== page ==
The move to ban old and polluting diesel vehicles in Delhi is gaining support from those living in satellite cities around the capital. A survey has revealed that residents of neighbouring cities such as Noida and Ghaziabad are ready to welcome a similar ban on diesel vehicles that are over a decade old.
The survey suggests that people in Delhi-NCR support de-registration of old vehicles and that they believe the move must be implemented in adjoining cities of Delhi as well. Along with de-registration, people think there has to be a mechanism or process for disposal or scrapping of the seized vehicles, revealed the survey conducted by LocalCircles, an online citizen engagement forum.
In Delhi, 53% citizens supported de-registration if old vehicle disposal mechanism is enabled, while 20% supported it regardless of anything, 26% did not support it. Pollution will only come down in the NCR area if the ban is implemented across the NCR territory.
Since mid-November, the Delhi transport department and the traffic police have been impounding diesel vehicles that are 15 years and above. The capital has 1.91 lakh diesel vehicles that are 15 years and above and 21 sites have been identified to keep the impounded vehicles.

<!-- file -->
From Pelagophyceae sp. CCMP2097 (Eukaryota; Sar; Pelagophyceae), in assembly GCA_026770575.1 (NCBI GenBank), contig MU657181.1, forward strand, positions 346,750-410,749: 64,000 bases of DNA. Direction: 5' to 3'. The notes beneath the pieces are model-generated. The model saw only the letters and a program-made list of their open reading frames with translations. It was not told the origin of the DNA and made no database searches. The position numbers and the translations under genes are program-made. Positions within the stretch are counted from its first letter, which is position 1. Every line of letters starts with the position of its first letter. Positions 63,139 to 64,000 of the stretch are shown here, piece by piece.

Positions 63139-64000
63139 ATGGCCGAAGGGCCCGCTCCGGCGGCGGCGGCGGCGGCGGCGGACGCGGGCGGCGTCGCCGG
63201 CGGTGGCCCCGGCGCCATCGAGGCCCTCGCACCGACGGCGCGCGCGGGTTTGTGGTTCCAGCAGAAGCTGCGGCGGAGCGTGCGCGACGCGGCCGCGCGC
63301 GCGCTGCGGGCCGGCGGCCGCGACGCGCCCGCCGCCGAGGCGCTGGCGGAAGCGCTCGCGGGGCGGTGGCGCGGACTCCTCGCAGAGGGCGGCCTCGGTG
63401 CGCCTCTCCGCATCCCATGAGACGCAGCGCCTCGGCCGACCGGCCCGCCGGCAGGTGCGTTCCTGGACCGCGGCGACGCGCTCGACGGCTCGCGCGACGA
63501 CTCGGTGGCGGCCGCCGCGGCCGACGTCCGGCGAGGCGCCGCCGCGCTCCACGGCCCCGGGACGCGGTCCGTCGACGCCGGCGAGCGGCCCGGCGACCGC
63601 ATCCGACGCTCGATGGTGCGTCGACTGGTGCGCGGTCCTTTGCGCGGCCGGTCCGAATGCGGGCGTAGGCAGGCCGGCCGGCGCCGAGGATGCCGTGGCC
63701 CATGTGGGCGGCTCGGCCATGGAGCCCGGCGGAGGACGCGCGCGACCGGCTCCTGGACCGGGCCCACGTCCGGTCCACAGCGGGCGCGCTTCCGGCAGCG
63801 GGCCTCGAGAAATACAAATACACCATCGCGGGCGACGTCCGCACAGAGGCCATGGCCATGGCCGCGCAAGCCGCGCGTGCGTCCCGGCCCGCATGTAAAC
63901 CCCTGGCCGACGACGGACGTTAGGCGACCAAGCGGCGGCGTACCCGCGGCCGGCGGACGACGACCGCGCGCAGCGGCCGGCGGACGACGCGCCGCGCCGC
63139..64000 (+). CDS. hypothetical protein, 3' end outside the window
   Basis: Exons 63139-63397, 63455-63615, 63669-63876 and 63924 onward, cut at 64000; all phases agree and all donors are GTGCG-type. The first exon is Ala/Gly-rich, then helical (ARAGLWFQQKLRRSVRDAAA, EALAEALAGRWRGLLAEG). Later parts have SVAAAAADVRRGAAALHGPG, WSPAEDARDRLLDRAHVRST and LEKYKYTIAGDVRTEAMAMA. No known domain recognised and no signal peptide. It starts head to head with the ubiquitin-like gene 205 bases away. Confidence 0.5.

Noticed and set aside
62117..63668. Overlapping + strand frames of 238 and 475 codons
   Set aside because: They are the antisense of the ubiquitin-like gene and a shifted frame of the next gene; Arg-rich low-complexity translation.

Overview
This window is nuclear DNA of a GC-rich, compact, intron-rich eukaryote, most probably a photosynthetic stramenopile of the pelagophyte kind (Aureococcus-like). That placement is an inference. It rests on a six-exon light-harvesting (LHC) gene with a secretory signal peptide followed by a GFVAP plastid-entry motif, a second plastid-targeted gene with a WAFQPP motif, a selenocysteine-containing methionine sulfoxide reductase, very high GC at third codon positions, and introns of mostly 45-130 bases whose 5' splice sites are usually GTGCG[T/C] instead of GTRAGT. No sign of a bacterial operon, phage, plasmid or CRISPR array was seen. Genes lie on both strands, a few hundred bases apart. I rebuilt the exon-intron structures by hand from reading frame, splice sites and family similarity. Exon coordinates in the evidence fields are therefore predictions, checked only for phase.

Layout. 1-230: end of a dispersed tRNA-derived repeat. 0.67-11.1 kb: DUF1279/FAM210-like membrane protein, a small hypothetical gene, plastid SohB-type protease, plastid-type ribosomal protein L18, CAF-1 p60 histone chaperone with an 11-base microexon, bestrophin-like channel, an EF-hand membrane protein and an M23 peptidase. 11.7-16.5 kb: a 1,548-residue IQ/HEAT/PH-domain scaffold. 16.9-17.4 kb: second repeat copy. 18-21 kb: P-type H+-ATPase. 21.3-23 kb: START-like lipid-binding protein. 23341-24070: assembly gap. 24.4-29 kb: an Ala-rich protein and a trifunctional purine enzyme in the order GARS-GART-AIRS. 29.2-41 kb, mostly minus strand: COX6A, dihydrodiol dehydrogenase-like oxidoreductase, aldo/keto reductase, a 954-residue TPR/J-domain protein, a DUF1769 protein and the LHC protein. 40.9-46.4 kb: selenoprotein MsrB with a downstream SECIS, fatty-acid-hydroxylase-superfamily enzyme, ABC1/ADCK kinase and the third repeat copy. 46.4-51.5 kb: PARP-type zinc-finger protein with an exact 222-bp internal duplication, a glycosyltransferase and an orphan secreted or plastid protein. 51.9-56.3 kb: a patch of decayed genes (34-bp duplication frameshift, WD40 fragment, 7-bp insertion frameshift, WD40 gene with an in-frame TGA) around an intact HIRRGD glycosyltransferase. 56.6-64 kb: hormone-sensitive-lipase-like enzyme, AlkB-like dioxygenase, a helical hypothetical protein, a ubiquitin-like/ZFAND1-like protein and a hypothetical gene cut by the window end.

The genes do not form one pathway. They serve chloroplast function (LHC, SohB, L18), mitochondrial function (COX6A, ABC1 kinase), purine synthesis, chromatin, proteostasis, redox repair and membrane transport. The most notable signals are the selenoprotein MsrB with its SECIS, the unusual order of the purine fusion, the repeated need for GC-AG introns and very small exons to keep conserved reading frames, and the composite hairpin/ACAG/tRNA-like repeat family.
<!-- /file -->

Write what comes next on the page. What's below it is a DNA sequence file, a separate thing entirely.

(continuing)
In Gurgaon, the idea had condition-less support from 33%, while 39% supported it with the condition of disposal mechanism being made available. Another 28% were against de-registration. In the industrial town of Faridabad, 50% people did not support it, 38% offered conditional support and 13% offered condition-less support to the move. But despite the support of the citizens in both these cities, the state police are yet to take any action in these cities.
The support for de-registration of these vehicles is also there in Noida and Ghaziabad in UP. In Noida 55% citizens supported de-registration with the condition of disposal mechanism while 13 % supported it regardless of any condition, only 29 % opposed it. In Ghaziabad, 54 % supported gave it conditional support while 46 % supported it without any conditions.
“Pollution is not something that is locally generated. It is affecting one whole region which includes Delhi and its adjoining areas that fall in other states. There has to be a synchronized action on pollution by the governments of Delhi, Haryana, Uttar Pradesh and so on,” K Yatish Rajawat, chief strategy officer, of LocalCircles.